Nestled near the shores of the Mediterranean Sea, Casal Palocco exhibits a perfect small-town Italian atmosphere. With tiny, tree-lined roads and an attitude that begs for residents to enjoy the outdoor setting, it caters to every need of a growing little boy.
Casal Palocco was his home.
Born just up the road in Rome, Lorenzo Costantini did not get to experience his Italian city for very long, though. The Red Brigades started entering the country during the Cold War, and his parents hoped for a better opportunity for their children. Costantini, the youngest of four, discovered his family would not only move, but change continents.
The choices? Australia or the United States. When Costantini’s father found a business partner in Houston, they traveled to New York before settling down in Texas.
Shifting across the Atlantic Ocean did not affect Costantini. With a father who built resorts around the world as an engineer, his childhood consisted of living in places like Brazil, Peru, Greece and Nigeria for six months at a time until he was 10.
The journey provided the Italian boy some incredible memories that will stay with him for the rest of his life.
“My favorite was Brazil. It was wild where we were living,” Costantini said. “My dad was building a resort on a desolate beach that was very hard to get to, and we lived at the edge of the Amazon on the ocean. We had two small shacks. In one shack was the people who were helping us live there, like cook for us, and we lived in the other one.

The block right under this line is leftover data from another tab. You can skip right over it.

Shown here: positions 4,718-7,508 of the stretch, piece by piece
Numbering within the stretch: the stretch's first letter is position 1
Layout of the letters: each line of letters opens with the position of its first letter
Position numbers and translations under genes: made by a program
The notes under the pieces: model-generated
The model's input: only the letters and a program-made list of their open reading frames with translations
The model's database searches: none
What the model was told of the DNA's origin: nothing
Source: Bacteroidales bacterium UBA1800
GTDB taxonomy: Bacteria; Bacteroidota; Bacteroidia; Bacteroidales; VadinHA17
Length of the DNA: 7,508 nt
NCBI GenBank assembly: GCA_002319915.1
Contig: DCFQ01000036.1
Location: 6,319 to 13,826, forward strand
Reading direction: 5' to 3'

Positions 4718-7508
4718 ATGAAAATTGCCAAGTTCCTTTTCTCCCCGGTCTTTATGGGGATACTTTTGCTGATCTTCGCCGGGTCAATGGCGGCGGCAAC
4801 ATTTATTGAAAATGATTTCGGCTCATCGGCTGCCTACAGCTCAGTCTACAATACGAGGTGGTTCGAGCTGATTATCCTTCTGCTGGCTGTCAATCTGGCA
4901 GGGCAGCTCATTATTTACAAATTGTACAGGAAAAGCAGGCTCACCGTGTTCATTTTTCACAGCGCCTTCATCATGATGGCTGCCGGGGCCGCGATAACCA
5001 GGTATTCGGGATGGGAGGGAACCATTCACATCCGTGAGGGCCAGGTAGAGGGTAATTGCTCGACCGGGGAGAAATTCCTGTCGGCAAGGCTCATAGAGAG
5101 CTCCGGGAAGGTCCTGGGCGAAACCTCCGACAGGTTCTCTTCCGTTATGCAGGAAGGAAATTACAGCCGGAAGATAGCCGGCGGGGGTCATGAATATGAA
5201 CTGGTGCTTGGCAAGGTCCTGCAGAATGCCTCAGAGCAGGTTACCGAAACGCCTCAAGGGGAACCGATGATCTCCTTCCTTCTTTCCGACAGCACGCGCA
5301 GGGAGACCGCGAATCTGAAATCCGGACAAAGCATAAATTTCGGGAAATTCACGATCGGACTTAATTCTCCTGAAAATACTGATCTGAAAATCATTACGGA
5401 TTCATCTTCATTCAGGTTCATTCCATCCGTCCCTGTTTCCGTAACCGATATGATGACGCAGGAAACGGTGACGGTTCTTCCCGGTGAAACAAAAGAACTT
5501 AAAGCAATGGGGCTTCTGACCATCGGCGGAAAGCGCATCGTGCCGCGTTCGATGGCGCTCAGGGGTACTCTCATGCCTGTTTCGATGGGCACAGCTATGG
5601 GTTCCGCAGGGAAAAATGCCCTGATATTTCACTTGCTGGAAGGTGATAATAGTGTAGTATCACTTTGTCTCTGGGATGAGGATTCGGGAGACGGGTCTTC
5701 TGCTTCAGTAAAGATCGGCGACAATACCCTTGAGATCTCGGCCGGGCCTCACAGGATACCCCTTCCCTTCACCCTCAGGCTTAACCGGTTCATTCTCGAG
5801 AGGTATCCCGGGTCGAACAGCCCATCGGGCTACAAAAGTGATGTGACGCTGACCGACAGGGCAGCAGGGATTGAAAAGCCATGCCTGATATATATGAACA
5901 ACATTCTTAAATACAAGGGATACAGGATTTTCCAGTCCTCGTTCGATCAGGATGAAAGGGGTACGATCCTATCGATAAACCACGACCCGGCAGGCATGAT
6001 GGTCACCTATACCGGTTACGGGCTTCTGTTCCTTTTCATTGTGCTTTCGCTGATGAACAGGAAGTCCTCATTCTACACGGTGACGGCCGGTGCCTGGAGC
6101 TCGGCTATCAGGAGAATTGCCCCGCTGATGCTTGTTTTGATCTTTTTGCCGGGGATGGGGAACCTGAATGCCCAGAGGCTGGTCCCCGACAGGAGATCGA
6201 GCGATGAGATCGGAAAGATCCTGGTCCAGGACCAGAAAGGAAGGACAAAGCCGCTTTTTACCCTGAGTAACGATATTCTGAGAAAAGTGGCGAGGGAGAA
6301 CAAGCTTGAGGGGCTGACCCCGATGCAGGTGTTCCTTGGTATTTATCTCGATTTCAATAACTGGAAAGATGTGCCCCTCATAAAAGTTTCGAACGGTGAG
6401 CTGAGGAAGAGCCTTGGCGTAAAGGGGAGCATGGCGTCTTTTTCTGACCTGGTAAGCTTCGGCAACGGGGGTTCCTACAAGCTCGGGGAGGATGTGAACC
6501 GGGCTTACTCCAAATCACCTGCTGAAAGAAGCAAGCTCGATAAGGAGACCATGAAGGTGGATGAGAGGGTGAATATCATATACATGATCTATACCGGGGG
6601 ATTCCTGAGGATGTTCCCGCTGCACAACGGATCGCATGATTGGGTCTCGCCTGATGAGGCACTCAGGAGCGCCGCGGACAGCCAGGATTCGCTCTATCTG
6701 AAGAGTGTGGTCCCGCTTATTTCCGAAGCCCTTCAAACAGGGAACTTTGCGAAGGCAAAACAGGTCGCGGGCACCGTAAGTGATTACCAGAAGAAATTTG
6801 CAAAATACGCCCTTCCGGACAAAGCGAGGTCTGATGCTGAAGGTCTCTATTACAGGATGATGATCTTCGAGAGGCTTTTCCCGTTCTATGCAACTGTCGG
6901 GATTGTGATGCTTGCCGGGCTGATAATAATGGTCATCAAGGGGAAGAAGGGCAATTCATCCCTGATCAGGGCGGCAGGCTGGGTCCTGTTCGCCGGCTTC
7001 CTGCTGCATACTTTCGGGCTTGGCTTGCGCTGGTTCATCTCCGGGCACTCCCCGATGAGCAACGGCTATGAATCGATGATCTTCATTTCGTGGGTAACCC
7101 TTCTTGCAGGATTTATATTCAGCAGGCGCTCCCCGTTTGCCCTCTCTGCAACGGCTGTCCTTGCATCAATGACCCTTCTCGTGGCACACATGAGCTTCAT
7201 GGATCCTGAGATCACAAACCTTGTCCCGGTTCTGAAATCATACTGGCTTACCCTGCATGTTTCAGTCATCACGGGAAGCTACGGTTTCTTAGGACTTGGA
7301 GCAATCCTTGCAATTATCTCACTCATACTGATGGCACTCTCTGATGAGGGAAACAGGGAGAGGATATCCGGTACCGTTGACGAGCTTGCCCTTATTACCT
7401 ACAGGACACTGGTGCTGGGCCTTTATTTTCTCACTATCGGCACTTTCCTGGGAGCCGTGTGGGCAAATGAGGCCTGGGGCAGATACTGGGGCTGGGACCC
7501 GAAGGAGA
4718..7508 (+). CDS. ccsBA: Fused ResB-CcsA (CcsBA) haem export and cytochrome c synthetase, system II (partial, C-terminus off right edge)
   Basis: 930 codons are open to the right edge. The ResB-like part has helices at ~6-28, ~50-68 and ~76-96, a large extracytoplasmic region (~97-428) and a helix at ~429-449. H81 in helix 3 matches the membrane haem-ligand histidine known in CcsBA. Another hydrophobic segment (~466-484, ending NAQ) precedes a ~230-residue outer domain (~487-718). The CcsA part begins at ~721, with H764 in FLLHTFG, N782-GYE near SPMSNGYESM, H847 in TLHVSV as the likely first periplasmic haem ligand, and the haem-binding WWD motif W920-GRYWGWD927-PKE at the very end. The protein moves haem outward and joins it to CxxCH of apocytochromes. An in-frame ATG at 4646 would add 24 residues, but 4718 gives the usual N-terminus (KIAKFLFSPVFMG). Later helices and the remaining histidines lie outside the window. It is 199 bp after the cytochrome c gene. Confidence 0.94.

“I saw some of the most amazing stuff, like the wildest snakes, animals, blowfish and huge butterflies. You couldn’t walk around on your own pretty much. My most vivid memory was my mom, my brothers and I, as well as the little girl with the other family, walking down the long, desolate beach and a storm starts coming. We were way down, and far from our place. My mom said, `This looks bad.’ She had us all dig, and we dug up a hole in the beach and we all jumped in and put a blanket over us. The storm hit and the waves were coming, and the sand covered us. When it was over we had to uncover ourselves. That’s something that sticks in my mind forever.”
Costantini served up even more childhood moments from his days in South America.
“The only time we would see people was when they would come and do the construction (on the resort), so when they would leave, it was just us. One night we were playing poker with corn kernels, so my mom said, `Go get more corn kernels.’ I remember walking outside and grabbing a handful of them in the dark, and I came back in and everybody started screaming. I was covered with these massive ants. So of course they bit me all over.
“I also saw Macumba when I was 8-years old. It’s the black magic that Brazilians do, and they go into desolate places like that. I remember walking with my brother down the beach and we saw a little altar built, and there are these black candles and red candles and chicken legs. It’s voodoo magic. My brother grabbed one of the candles, and the maid’s daughter started screaming. We weren’t sure what she was doing, and we couldn’t understand her Portuguese, so my brother dropped it. She was trying to tell him that they say that if you touch an altar or grab something from an altar, your fingers will fall off. So the little girl was worried. Every day she would check his hand to make sure he had his fingers.”